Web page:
But do these photos even merit the public’s eye? They aren’t the victim photos Moore was pleading for, nor are they seemingly even that remarkable. They’re divided into two categories: crime scene and evidence.
The crime scene photographs chronicle the mundane trappings of normalcy; they are the epitome of standard in both content and form. And in that sense, they’re almost too routine to matter.
It’s only after we peer into the contents of Nancy Lanza’s underwear drawer — just inches from the bed where she was murdered in her sleep — we begin to feel the guilt of the unintentional voyeur.
No explanation needed here: the splatter marks up and down Adam Lanza’s tactical cargo pants speak for themselves. We could spend days wringing meaning from the details that strike us here. Inevitably some will; I imagine Sandy Hook conspiracists have been foaming at the mouth.
Does it really matter that there’s a stuffed animal atop the Lanza’s gun case?
That Adam, a vegan, ate a meal in front of his computer from one bowl with a fork and another bowl with a spoon?
That the words “hopes and dreams” appear in a photo of the date scribbled on a classroom’s whiteboard, as if the documenting officer decided to share in tribute the poetic irony he noticed?
One of the many qualities of a photograph is that it often feels conclusive. And indeed, these images will support answers the public has already arrived at.
We’ll point to Lanza’s copy of Call of Duty and blame his actions on his conditioning and desensitization to violence.
We’ll point to his mother’s NRA training certification and blame her for introducing guns into her son’s life.
Or his father’s tragically ironic birthday card as reinforcing the same — reflected also in the photo purporting to be Lanza leading this post.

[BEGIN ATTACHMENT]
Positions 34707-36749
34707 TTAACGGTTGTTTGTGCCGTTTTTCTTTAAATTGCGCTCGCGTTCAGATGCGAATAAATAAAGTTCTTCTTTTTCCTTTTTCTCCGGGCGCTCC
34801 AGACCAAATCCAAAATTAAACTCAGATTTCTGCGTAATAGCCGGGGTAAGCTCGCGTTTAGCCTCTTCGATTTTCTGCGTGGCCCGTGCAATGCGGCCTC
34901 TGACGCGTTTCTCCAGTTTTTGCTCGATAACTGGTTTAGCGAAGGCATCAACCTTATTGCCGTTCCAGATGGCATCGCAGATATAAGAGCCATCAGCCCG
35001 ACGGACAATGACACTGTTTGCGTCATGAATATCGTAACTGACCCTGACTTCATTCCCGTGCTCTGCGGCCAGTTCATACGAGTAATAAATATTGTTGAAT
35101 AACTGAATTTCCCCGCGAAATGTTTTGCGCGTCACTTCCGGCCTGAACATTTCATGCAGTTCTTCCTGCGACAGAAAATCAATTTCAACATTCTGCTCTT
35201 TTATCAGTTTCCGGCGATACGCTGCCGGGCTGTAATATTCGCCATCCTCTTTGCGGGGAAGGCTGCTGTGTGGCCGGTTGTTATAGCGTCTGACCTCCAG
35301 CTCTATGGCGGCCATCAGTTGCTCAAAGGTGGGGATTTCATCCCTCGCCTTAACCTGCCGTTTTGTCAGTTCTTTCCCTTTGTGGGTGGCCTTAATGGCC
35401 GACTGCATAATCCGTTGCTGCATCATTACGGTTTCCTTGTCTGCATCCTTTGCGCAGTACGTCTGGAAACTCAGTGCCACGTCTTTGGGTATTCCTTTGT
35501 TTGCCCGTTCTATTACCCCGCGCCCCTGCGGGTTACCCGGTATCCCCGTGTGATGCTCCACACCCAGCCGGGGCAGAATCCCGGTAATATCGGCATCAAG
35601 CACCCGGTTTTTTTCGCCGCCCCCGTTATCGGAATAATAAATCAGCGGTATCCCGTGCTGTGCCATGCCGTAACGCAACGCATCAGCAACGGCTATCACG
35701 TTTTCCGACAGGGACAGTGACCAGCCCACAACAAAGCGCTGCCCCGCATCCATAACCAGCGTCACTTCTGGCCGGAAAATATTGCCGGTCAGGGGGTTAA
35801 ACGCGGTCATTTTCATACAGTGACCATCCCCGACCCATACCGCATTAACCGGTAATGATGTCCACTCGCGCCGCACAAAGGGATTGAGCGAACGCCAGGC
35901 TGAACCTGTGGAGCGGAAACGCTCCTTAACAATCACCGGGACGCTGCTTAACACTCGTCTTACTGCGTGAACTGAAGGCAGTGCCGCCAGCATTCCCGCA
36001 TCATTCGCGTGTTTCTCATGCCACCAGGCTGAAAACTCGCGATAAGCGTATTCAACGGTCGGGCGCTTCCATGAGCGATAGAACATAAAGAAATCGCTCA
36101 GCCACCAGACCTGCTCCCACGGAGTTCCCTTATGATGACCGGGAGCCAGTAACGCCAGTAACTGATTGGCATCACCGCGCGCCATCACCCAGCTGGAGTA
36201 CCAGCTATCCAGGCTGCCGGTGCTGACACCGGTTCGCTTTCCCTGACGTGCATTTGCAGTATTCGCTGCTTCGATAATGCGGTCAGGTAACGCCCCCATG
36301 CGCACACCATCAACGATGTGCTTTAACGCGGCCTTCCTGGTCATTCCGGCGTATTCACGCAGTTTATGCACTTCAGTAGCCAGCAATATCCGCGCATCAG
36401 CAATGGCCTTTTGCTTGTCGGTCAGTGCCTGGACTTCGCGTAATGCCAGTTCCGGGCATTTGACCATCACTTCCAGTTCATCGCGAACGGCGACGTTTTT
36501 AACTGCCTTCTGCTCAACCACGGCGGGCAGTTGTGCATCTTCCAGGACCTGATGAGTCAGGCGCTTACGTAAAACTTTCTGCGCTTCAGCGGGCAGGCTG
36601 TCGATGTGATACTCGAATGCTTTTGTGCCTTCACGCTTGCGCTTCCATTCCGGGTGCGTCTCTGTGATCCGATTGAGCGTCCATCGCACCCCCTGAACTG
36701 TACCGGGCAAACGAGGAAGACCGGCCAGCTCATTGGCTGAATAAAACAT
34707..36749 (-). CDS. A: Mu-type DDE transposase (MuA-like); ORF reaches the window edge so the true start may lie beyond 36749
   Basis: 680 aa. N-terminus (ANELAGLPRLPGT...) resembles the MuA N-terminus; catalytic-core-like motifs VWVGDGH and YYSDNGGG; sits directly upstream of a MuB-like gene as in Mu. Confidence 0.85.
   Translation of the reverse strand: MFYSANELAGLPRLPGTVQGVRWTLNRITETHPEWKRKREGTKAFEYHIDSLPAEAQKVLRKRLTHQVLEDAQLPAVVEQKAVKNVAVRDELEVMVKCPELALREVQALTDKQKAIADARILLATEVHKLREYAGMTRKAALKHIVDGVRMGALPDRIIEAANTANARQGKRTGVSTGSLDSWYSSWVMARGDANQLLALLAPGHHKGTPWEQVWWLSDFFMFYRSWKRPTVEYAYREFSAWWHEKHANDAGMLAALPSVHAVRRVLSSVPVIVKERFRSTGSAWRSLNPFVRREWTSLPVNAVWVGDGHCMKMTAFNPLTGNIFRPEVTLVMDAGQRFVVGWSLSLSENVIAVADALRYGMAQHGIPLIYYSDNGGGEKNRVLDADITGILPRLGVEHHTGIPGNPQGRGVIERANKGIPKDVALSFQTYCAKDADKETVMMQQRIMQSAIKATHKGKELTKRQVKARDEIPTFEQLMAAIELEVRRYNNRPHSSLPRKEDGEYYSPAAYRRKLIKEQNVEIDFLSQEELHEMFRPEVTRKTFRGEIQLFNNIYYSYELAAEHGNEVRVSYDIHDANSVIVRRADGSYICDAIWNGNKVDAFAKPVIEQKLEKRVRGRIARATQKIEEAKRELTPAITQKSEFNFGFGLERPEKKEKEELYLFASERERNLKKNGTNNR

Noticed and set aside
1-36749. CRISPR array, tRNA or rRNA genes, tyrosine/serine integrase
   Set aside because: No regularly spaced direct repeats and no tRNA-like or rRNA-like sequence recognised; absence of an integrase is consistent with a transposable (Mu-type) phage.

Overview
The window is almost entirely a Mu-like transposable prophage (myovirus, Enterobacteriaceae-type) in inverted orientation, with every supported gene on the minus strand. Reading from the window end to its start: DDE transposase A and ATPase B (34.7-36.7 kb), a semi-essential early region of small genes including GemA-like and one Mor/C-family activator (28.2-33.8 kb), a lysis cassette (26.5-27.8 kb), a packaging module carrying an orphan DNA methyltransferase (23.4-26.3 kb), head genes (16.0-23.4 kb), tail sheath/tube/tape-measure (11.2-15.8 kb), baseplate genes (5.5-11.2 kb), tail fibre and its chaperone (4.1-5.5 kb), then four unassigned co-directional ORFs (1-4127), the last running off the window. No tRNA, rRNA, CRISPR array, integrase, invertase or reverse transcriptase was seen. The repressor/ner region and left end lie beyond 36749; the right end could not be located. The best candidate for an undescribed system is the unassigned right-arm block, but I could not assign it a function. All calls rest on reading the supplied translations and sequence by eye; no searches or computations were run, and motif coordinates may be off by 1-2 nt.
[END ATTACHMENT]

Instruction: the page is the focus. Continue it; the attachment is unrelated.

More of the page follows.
We’ll point to his absurd childhood drawings as missed warning signs.
So do the other types of images released — the evidence photos — offer something more accurate? Last December, John Lucaites noted the conundrum of the modern mass shooting: that whether we choose to gaze in horror or look away, we inevitably fail to act.
“The photograph that is missing from the archive of images of this tragedy is the photograph of the automatic weapons that were used to extinguish twenty six innocent lives,” he wrote. “Until we see that photograph, and I mean really see it as the material cause for what is happening, we will be caught perpetually in the embrace of looking in horror without speaking or looking away.”
For better or for worse, we aren’t seeing photos of dead children. As valid an argument as anyone makes, can graphic images of murdered children, like we recently saw from the Syrian government’s chemical weapon attack in Ghouta, really make someone care?
Well, here it is — the precise trigger that was pulled to extinguish the lives of first-graders.
Feel any different?
(photos:Connecticut State Police)